“In frankness, sir, I should be best pleased if you did not return,” she said coldly, then, turning to Carford, she looked inquiringly at him.  She conceived that he had done her bidding, and thought that the gentlemen concealed their quarrel from her.  “You go with M. de Fontelles, my lord?” she asked.

“With your permission, I remain here,” he answered.

She was vexed, and rose to her feet as she cried,

“Then where is M. de Fontelles going?”

Fontelles took the reply for himself.

“I am going to seek a gentleman with whom I have business,” said he.

“You have none with my Lord Carford?”

“What I have with him will wait.”

“He desires it should wait?” she asked in a quick tone.

“Yes, madame.”

“I’d have sworn it,” said Barbara Quinton.

“But with Mr Simon Dale ­”

“With Simon Dale?  What concern have you with Simon Dale?”

“He has mocked me twice, and I believe hinders me now,” returned Fontelles, his hot temper rising again.

Barbara clasped her hands, and cried triumphantly,

“Go to him, go to him.  Heaven is good to me!  Go to Simon Dale!”

The amazed eyes of Fontelles and the sullen enraged glance of Carford recalled her to wariness.  Yet the avowal (O, that it had pleased God I should hear it!) must have its price and its penalty.  A burning flush spread over her face and even to the border of the gown on her neck.  But she was proud in her shame, and her eyes met theirs in a level gaze.

To Fontelles her bearing and the betrayal of herself brought fresh and strong confirmation of Carford’s warning.  But he was a gentleman, and would not look at her when her blushes implored the absence of his eyes.

“I go to seek Mr Dale,” said he gravely, and without more words turned on his heel.

In a sudden impulse, perhaps a sudden doubt of her judgment of him, Barbara darted after him.

“For what purpose do you seek him?”

“Madame,” he answered, “I cannot tell you.”

She looked for a moment keenly in his face; her breath came quick and fast, the hue of her cheek flashed from red to white.

“Mr Dale,” said she, drawing herself up, “will not fear to meet you.”

Again Fontelles bowed, turned, and was gone, swiftly and eagerly striding down the avenue, bent on finding me.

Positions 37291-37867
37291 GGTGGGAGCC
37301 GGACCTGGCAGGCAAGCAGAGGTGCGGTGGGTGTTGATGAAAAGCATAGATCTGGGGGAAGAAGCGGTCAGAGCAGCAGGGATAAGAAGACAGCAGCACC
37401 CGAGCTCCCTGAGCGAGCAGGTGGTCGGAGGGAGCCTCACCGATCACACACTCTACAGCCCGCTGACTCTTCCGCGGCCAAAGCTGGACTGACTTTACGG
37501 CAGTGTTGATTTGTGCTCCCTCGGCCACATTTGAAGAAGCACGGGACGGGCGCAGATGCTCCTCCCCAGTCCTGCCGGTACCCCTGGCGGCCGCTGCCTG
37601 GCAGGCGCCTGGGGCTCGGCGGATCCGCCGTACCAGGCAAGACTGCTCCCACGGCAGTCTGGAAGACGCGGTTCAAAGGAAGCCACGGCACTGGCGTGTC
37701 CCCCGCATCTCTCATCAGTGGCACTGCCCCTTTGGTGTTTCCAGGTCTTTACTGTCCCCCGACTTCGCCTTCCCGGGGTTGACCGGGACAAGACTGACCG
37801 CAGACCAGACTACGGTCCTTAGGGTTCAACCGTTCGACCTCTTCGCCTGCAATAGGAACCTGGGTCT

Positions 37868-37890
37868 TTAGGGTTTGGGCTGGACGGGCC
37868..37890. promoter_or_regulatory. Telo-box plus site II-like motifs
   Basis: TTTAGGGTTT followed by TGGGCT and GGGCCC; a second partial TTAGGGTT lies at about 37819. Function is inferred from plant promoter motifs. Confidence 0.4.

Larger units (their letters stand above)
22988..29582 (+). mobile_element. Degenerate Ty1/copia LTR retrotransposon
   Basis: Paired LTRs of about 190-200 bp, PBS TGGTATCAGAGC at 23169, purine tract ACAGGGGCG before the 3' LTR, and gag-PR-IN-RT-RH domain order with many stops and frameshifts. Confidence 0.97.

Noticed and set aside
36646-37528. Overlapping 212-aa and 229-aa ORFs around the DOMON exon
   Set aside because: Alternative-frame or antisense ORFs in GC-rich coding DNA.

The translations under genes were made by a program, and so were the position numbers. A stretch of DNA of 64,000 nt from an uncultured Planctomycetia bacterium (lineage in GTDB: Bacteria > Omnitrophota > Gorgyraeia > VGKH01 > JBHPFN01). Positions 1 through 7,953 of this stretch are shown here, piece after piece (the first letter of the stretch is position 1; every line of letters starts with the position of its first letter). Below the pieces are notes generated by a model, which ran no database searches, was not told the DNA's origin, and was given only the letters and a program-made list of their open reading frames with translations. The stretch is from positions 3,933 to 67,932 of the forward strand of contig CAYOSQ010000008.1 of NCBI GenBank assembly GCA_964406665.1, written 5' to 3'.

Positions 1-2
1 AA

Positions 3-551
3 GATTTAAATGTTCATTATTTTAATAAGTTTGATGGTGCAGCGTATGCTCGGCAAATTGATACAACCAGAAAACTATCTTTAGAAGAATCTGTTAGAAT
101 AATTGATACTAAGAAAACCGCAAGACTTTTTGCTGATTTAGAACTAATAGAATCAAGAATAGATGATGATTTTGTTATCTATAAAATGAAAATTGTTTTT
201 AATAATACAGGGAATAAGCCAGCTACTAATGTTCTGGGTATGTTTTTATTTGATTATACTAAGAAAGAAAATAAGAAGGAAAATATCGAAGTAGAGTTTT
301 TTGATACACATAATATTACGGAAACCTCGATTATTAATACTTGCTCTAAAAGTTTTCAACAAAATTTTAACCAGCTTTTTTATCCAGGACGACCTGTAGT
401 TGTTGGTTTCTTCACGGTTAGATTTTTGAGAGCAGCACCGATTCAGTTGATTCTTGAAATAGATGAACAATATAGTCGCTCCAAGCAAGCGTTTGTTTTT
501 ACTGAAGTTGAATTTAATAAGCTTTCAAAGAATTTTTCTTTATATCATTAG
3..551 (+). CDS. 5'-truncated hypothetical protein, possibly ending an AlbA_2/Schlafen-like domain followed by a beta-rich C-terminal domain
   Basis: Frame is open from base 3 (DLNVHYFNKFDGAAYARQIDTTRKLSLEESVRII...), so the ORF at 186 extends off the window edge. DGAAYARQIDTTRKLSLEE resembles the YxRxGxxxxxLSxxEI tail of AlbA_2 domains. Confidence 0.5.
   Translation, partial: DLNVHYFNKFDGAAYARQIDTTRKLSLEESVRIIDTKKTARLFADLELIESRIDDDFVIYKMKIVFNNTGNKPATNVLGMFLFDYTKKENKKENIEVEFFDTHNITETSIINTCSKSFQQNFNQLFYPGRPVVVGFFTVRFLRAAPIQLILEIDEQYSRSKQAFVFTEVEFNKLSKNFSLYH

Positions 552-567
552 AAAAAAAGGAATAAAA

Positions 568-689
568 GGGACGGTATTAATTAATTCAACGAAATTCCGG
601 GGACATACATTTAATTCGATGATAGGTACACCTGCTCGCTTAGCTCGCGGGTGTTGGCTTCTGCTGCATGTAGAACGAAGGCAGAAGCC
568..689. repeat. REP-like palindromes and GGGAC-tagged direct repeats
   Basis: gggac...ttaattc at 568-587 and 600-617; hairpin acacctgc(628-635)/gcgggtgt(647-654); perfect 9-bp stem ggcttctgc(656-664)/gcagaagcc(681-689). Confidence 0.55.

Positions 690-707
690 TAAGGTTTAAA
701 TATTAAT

Barbara was left alone with Carford.  His heavy frown and surly eyes accused her.  She had no mind to accept the part of the guilty.

“Well, my lord,” she said, “have you told this M. de Fontelles what honest folk would think of him and his errand?”

“I believe him to be honest,” answered Carford.

“You live the quieter for your belief!” she cried contemptuously.

“I live the less quiet for what I have seen just now,” he retorted.

There was a silence.  Barbara stood with heaving breast, he opposite to her, still and sullen.  She looked long at him, but at last seemed not to see him; then she spoke in soft tones, not as though to him, but rather in an answer to her own heart, whose cry could go no more unheeded.  Her eyes grew soft and veiled in a mist of tears that did not fall. (So I see it ­she told me no more than that she was near crying.)

“I couldn’t send for him,” she murmured.  “I wouldn’t send for him.  But now he will come, yes, he’ll come now.”

Carford, driven half-mad by an outburst which his own device had caused, moved by whatever of true love he had for her, and by his great rage and jealousy against me, fairly ran at her and caught her by the wrist.

“Why do you talk of him?  Do you love him?” he said from between clenched teeth.

She looked at him, half-angry, half-wondering.  Then she said,


“Nell Gwyn’s lover?” said Carford.

Her cheek flushed again, and a sob caught her voice as it came.

“Yes,” said she.  “Nell Gywn’s lover.”

“You love him?”

“Always, always, always.”  Then she drew herself near to him in a sudden terror.  “Not a word, not a word,” she cried.  “I don’t know what you are, I don’t trust you; forgive me, forgive me; but whatever you are, for pity’s sake, ah, my dear lord, for pity’s sake, don’t tell him.  Not a word!”

“I will not speak of it to M. de Fontelles,” said Carford.

An amazed glance was followed by a laugh that seemed half a sob.

“M. de Fontelles!  M. de Fontelles!  No, no, but don’t tell Simon.”

Carford’s lips bent in a forced smile uglier than a scowl.

“You love this fellow?”

“You have heard.”

“And he loves you?”

The sneer was bitter and strong.  In it seemed now to lie Carford’s only hope.  Barbara met his glance an instant, and her answer to him was,

“Go, go.”

“He loves you?”

“Leave me.  I beg you to leave me.  Ah, God, won’t you leave me?”

“He loves you?”

Her face went white.  For a while she said nothing; then in a calm quiet voice, whence all life and feeling, almost all intelligence, seemed to have gone, she answered,

“I think not, my lord.”

He laughed.  “Leave me,” she said again, and he, in grace of what manhood there was in him, turned on his heel and went.  She stood alone, there on the terrace.

Ah, if God had let me be there!  Then she should not have stood desolate, nor flung herself again on the marble seat.  Then she should not have wept as though her heart broke, and all the world were empty.  If I had been there, not the cold marble should have held her, and for every sweetest tear there should have been a sweeter kiss.  Grief should have been drowned in joy, while love leapt to love in the fulness of delight.  Alas for pride, breeder of misery!  Not life itself is so long as to give atonement to her for that hour; though she has said that one moment, a certain moment, was enough.